BUCHAREST (Reuters) – Ukraine on Tuesday urged NATO members to speed up arms deliveries and help restore its shattered power grid, as Western allies pledged to boost support to help Kyiv during winter in the face of attacks from Russia.
Moscow has unleashed waves of strikes against Ukraine’s energy infrastructure as its troops are driven to the ground, plunging millions into darkness.
Ukraine’s Foreign Minister Dmytro Kuleba called for deliveries of weapons, especially advanced air defense systems, to be ‘faster and faster’ as he attended a two-day meeting NATO Foreign Ministers in Bucharest, the Romanian capital.
“When we have transformers and generators, we can restore our system, our energy network and provide people with decent living conditions,” Kuleba said.
“When we have air defense systems, we can protect this infrastructure from the next Russian missile strikes.”
“In a nutshell, the Patriots and the Transformers are what Ukraine needs the most,” he said, referring to the US-made Patriot missile defense system.
The call came as NATO chief Jens Stoltenberg accused Russian President Vladimir Putin of targeting infrastructure in a bid to use winter as “a weapon of war” against Ukraine.
Stoltenberg said NATO allies had pledged more support for Ukraine to repair its infrastructure and would continue to send weapons and air defenses to help it better protect itself.
He said there was an “ongoing discussion” about providing the Patriot systems that Washington and others have so far refused to give Kyiv.
“NATO is not a party to the war. But we will continue to support Ukraine. As long as it takes, we will not back down,” Stoltenberg said.
He said he expected Russia to carry out more attacks on the Ukrainian network as the Kremlin suffered defeats on the ground and warned that Europe should “prepare for more refugees”.
US Secretary of State Antony Blinken announced a $53 million envelope “to support the acquisition of critical power grid equipment” by Kyiv.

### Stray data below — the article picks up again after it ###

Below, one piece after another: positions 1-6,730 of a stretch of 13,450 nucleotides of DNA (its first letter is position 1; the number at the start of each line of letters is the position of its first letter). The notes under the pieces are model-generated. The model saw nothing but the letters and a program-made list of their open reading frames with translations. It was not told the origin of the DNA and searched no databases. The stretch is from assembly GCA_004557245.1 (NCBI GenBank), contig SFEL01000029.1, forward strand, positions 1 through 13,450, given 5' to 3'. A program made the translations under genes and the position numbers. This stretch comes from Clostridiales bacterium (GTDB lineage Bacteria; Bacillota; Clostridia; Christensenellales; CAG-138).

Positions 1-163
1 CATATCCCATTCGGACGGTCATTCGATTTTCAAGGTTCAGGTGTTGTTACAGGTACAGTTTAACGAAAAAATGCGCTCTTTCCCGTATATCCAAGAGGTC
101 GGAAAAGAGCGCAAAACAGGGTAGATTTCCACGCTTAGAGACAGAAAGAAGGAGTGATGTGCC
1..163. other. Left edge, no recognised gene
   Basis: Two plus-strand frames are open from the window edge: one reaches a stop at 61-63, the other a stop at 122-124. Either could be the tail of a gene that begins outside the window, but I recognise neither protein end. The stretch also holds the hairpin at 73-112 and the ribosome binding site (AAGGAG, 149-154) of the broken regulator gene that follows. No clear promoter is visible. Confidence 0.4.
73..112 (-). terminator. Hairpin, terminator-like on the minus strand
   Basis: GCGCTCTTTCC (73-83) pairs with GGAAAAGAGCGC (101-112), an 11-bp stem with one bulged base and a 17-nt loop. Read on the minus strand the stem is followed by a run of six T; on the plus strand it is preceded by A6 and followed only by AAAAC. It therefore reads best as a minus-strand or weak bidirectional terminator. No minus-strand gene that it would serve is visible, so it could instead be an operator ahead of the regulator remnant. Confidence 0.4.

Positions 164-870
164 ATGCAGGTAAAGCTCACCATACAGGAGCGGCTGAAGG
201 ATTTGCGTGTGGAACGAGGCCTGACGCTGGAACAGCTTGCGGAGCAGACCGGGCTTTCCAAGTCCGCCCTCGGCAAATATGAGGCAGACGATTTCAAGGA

A senior US official said the aid would not be the last and pointed out that the Biden administration had earmarked $1.1 billion for energy spending in Ukraine and neighboring Moldova.
The Allies have given billions of dollars in arms to Ukraine, but Kyiv is pushing for more air defence, tanks and longer-range missiles to fend off Kremlin forces.
But there are growing fears that some NATO countries’ arms stores may be depleted as stocks have been diverted to Ukraine.
Lithuanian Foreign Minister Gabrielius Landsbergis said his request to other NATO ministers was simple: “Keep calm and give tanks.”
Germany, which currently chairs the G7, called a meeting on the sidelines of the NATO gathering to discuss the energy crisis caused by the war in Ukraine.
German Foreign Minister Annalena Baerbock said participants sought to “better understand and prioritize the most pressing needs” ahead of an international conference in Paris on December 13.
In addition, German Chancellor Olaf Scholz met with Ukrainian President Volodymyr Zelensky and said Germany would send 350 generators and provide financial aid to repair energy infrastructure worth 56 million euros ($57 million).
Zelensky said they discussed cooperation, both bilaterally and in international institutions.
“The priorities are clear – protection against missile terror, energy restoration, food security,” Zelensky said in his daily video address Tuesday evening, noting that “the situation at the front is difficult.”
“Despite extremely heavy Russian losses, the occupiers are still trying to advance in the Donetsk region, to gain a foothold in the Luhansk region, to move to the Kharkiv region, they are planning something in the south,” he said. he declared.
“But we’re holding on.”
NATO said the Bucharest meeting showed its unity in continuing to support Ukraine as Moscow’s war against its neighbor drags on into its 10th month.
The alliance, however, has made no progress on Ukraine’s application for membership, although it has reiterated that it remains committed to its promise made some 14 years ago that Kyiv would one day become a member.
Stoltenberg insisted that “the door is open” to new members, but said the focus was now on helping Ukraine in its fight against Moscow.
Oleksiy Arestovych, assistant to the Ukrainian president, said “several concrete and important announcements were made” during the summit.
“Ukraine will be able to become a member of the alliance after the end of hostilities” and “support for Ukraine will be expanded in energy and military terms”, he noted in a press release.
In addition to the war in Ukraine, the ministers will take stock of the progress made in the accession of NATO candidates Finland and Sweden, already ratified by 28 of the 30 member countries but which remains suspended pending the green light from the Hungary and Turkey.
The Finnish, Swedish and Turkish foreign ministers met on the sidelines of the meeting, but Ankara did not report any progress.

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